- Never dispose of a Christmas tree by burning it in the fireplace. The dry wood and needles can become almost explosive. The tree should be brought to a recycling center, or the family can arrange to have it picked up by a disposal service.
Avoiding Other Holiday-Related Claims
Homeowners insurance certainly protects people when their home is damaged, or if there is some other type of loss. However, the last thing a homeowner wants to handle during the hectic holiday season is filing an insurance claim for property that was damaged, destroyed, or stolen. The following tips can help keep people’s homes and their families safe:
- Protect the home from theft: Doors should be kept locked, particularly overnight when everyone is asleep. Keep outdoor lights on and install a home security system. If traveling, put a hold on the mail and make sure that any packages are picked up as soon as possible.
- Prevent identity theft: Shoppers should not carry more than one or two credit cards, shop only from trusted online retailers, and choose the credit option over debit whenever possible. Shoppers should always review their credit card statement as soon as possible to identify any fraudulent charges that may have been made.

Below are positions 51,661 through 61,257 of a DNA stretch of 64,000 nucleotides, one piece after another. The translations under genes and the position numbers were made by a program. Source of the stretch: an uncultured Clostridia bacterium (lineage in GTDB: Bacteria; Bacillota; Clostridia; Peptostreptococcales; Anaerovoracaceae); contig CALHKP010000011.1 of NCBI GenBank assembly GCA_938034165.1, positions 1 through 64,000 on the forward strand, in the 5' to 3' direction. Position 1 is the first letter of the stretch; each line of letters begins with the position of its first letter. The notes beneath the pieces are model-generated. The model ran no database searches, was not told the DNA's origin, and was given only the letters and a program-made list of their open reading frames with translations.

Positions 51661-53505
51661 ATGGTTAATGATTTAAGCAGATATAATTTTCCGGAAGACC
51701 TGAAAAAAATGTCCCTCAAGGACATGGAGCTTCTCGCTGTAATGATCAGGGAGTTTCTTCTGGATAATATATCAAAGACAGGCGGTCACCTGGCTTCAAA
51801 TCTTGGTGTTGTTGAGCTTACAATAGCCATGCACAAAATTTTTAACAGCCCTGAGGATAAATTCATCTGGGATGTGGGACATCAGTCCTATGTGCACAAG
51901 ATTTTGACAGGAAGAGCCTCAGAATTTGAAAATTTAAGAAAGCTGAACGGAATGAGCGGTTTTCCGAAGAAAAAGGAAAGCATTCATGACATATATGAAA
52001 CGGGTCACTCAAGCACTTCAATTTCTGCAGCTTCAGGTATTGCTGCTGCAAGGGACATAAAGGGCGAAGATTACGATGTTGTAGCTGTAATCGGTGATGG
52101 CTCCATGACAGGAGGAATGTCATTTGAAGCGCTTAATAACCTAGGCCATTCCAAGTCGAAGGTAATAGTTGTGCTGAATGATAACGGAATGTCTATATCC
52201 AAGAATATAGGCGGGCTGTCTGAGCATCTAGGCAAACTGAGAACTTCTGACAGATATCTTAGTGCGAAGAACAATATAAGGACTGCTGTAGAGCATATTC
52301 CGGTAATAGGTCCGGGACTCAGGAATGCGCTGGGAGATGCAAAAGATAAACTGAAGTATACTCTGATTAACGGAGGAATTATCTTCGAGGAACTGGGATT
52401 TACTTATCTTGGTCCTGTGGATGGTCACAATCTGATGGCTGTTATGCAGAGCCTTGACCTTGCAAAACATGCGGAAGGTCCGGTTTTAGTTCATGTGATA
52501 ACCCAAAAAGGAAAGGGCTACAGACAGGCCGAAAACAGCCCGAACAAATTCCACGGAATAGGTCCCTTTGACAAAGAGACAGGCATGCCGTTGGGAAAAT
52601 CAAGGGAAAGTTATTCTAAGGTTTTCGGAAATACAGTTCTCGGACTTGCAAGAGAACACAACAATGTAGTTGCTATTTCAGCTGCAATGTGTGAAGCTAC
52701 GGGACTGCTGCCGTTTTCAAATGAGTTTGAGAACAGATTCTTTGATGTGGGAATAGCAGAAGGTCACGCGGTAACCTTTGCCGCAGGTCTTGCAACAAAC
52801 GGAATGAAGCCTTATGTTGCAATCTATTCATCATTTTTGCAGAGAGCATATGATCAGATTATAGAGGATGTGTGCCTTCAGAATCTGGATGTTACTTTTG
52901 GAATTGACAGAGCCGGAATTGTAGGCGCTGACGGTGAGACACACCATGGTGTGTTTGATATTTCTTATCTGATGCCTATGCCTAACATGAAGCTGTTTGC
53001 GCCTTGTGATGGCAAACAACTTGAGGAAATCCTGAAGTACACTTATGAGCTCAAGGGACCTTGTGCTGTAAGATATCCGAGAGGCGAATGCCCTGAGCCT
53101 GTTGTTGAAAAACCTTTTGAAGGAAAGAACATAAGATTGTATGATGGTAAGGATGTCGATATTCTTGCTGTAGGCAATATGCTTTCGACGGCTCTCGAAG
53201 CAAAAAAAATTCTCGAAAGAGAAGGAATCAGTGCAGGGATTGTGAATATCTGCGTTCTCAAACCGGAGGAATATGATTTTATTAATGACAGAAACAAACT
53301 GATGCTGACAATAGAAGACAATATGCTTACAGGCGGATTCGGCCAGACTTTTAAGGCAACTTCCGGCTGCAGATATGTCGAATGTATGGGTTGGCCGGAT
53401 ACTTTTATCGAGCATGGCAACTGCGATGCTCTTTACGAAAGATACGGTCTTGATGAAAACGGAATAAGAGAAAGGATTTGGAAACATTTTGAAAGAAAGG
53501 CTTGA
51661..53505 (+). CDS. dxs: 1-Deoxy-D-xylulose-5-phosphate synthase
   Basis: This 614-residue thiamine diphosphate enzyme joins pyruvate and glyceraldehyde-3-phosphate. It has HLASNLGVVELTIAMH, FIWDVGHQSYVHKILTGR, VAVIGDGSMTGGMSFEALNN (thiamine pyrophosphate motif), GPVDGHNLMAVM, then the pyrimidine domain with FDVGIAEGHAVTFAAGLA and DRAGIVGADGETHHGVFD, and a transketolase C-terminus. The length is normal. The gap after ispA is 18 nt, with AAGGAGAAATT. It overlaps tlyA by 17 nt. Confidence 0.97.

- Be careful when hosting holiday parties: If serving alcohol, hosts should make sure that there is also plenty of food served. If a guest has clearly had too much to drink, the host should take his or her keys and arrange for a ride home.
Accidents Covered by Homeowners Insurance
There are a number of things that can go wrong over the holiday season that can cause major property damage. Fortunately, homeowners insurance can minimize the financial damage for many of these holiday hazards. The following items are covered by insurance:
- Fire damage: Standard homeowners insurance policies cover damage caused by fires, including kitchen fires, Christmas tree fires, and fireplace-related fires. Trees, plants, and shrubs are also covered. Homeowners should check their policy every couple of years to make sure that their policy limits are enough to cover the costs of rebuilding the home and replacing all their belongings if the fire caused a total loss. Oftentimes, if the same policy has been in place for years and no changes were made, the policy may not provide enough coverage, particularly if the homeowner had made expensive renovations or accumulated expensive belongings over the years.